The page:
thinks some of the flags may have reached the department through some other channel. Of the whole number of flags thus sent to the department, 236 were United States flags, captured by the Confederates and recaptured by the Federal troops, and 544 were Confederate flags taken by the United States troops, making a total of 780, in the custody of the department. When received, they were deposited in a vacant attic in a building on Seventeenth street, used by clerks of the adjutant-general's office, and remained there until 1867. In that year the Secretary of War had them taken to the War Department, where a few were placed on the walls, and the remainder laid on shelves or stuffed in pigeon-holes. A portion of the flags were removed to the Winter building and placed on exhibition in the Ordnance Museum in 1784, and others were sent to the same place in 1875. The larger part of the flags still remained in the War Department. In 1882 all the flags, by direction of the Secretary of War, were boxed up and stored in the sub-basement of the department, where they were kept until 1889, when it was found that they were decaying, and the adjutant-general of the army had them removed from the boxes and placed in an upper story, where they could be more readily reached. It has been the practice of the department to return recaptured Union flags to the organizations which lost them, but it has not been the practice to return any Confederate flags to their original owners. During the first administration of Mr. Cleveland the Adjutant-General of the army, R. C. Drum, recommended to the President that the captured flags be returned to the Governors of the States to which the organizations which had lost them belonged. Mr. Cleveland approved this suggestion, and then revoked the order which had been issued on the subject, for the reason that he found he did not have the power to give back the flags without being authorized to do so by act of Congress.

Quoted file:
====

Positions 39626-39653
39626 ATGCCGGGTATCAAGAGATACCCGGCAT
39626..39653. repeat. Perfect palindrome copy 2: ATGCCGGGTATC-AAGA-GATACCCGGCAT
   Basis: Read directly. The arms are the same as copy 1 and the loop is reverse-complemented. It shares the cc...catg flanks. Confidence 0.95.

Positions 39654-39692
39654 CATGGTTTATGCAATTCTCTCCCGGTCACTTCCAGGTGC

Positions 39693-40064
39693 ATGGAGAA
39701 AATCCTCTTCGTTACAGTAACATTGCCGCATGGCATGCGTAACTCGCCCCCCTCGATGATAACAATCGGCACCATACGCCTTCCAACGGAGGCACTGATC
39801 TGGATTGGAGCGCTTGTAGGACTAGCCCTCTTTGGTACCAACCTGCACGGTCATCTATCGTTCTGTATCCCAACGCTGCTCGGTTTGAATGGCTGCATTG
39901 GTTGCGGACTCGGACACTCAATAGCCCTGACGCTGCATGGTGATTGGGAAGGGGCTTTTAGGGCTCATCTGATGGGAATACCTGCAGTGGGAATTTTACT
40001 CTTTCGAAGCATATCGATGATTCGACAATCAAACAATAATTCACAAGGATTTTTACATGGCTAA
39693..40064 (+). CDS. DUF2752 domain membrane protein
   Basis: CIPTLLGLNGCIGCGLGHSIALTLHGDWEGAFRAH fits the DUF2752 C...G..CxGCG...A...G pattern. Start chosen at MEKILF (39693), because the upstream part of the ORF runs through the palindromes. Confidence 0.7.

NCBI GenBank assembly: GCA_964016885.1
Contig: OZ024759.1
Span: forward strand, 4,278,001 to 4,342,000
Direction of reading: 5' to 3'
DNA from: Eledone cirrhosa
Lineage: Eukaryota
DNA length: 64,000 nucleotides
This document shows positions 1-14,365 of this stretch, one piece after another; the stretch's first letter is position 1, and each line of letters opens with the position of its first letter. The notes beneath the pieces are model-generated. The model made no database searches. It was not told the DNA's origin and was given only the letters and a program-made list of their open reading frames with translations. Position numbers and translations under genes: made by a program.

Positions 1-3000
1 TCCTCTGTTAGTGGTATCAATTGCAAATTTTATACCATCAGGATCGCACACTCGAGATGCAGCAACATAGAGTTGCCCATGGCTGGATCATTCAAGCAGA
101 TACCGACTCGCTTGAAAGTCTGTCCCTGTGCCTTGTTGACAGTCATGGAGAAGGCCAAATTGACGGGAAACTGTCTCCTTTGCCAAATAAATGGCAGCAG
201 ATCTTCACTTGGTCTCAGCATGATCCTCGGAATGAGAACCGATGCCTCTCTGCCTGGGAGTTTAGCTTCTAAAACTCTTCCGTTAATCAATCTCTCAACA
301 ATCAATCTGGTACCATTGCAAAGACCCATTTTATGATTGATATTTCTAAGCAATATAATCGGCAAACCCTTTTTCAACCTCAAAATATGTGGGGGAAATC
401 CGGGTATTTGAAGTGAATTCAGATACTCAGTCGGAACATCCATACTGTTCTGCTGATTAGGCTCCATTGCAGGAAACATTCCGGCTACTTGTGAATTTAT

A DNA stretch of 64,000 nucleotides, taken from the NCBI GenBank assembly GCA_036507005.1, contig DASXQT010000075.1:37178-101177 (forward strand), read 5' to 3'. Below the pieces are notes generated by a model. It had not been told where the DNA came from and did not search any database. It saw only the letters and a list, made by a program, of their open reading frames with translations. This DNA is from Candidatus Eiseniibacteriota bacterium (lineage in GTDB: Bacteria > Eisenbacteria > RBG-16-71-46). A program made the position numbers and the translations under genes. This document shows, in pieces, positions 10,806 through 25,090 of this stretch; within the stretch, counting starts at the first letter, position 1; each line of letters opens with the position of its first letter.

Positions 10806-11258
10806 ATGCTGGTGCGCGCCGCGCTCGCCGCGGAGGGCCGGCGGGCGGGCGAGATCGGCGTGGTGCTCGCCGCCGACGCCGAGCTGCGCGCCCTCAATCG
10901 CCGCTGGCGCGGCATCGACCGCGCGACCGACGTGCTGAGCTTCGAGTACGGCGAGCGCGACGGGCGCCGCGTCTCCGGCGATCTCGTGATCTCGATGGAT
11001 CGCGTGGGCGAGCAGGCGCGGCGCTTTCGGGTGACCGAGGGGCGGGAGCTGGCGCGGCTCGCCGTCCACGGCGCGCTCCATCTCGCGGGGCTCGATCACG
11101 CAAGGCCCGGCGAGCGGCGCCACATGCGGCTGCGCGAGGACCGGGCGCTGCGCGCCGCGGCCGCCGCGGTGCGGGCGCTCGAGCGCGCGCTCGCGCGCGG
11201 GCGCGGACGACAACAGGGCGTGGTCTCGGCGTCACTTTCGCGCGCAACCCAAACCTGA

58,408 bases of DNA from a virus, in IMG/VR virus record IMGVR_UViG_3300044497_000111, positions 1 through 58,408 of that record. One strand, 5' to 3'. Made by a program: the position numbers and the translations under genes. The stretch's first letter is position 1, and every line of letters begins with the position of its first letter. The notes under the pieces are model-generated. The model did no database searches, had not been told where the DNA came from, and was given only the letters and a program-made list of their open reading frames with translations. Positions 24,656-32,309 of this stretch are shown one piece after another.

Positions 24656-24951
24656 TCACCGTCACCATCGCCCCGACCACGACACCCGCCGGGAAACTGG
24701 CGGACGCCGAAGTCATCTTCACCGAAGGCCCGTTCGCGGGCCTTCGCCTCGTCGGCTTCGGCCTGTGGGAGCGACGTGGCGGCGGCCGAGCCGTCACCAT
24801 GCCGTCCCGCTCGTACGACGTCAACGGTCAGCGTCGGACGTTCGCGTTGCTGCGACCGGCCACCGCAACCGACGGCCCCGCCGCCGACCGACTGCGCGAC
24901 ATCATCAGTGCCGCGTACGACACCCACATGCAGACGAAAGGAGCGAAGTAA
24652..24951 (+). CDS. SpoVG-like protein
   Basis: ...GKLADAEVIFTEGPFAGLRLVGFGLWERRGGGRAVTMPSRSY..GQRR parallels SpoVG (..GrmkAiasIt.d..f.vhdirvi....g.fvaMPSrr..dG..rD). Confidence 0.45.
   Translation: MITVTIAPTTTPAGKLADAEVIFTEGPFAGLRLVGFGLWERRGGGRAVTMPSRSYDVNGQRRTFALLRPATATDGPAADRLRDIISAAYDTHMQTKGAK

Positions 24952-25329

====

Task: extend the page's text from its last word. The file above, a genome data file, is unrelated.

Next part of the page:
This text is part of:
Table of Contents:
Remarks of Captain John Lamb on March 24 , 1899 , at Richmond, Virginia , in the Hall of R. E. Lee Camp, no. 1 , C. V. In accepting, on behalf of the Camp , the portrait of General Thomas T. Munford , C. S. Cavalry .
The causes of the war [from the Sunday News , Charleston, S. C. , November 28 , 1897 .]
An able paper read by Julian L. Wells before Camp Moultrie , sons of Confederate Veterans,
Joseph Wheeler .
Parole list of Engineer troops, Army of Northern Virginia , surrendered at Appomattox C. H. , April 9th , 1865 .
Mr. John Witherspoon Dubose Reviews the failure of Confederate diplomacy.
A midnight charge [from the times-dispatch, May 16 , 1904 .]
The battle of Shiloh [from the New Orleans, la, Picayune , Sept. , 25 , 1904 .]
Presentation of the portrait of Lieut.-General Wade Hampton , C. S. Cavalry , [from the times-dispatch, September 16 , 1904 .]
Southern women in the Civil war. [from the New Orleans, la. , Picayune , June 12 , 1904 .]
Address of General Stephen D. Lee , [from the Richmond, Va. , News-leader, June 14 , 1934 .]
The battle of Gettysburg , [from the times-dispatch, April 10 , 1904 .]
Captain John Holmes Smith 's account.
Confederate States ' flags.
The Sixth Corps remote from the. Early morning attack.
Lomaxs Cavalry Division about; and Custer 's and Merritt 's divisions present advance.
The Fredericksburg artillery , Captain Edward S. Marye , [from the times-dispatch, January 8 , 1905 .]
The ironclad ram Virginia - Confederate States Navy, [from the Richmond, Va. , News-leader, April 1 , 1904 .]
Memorial day address by Major Graham Daves , at Raleigh, N. C. , May 10 , 1901 .
Sherman 's expedition from Vicksburg to Meridian , Feb. 3 , to March 6 , 1864 [from the New Orleans, la. , Picayune , July 27 , 1904 .]
The Shenandoah .
Captain James I. Waddell .
Prevarication of General Miles .
This work is licensed under a Creative Commons Attribution-ShareAlike 3.0 United States License.
An XML version of this text is available for download, with the additional restriction that you offer Perseus any modifications you make. Perseus provides credit for all accepted changes, storing new additions in a versioning system.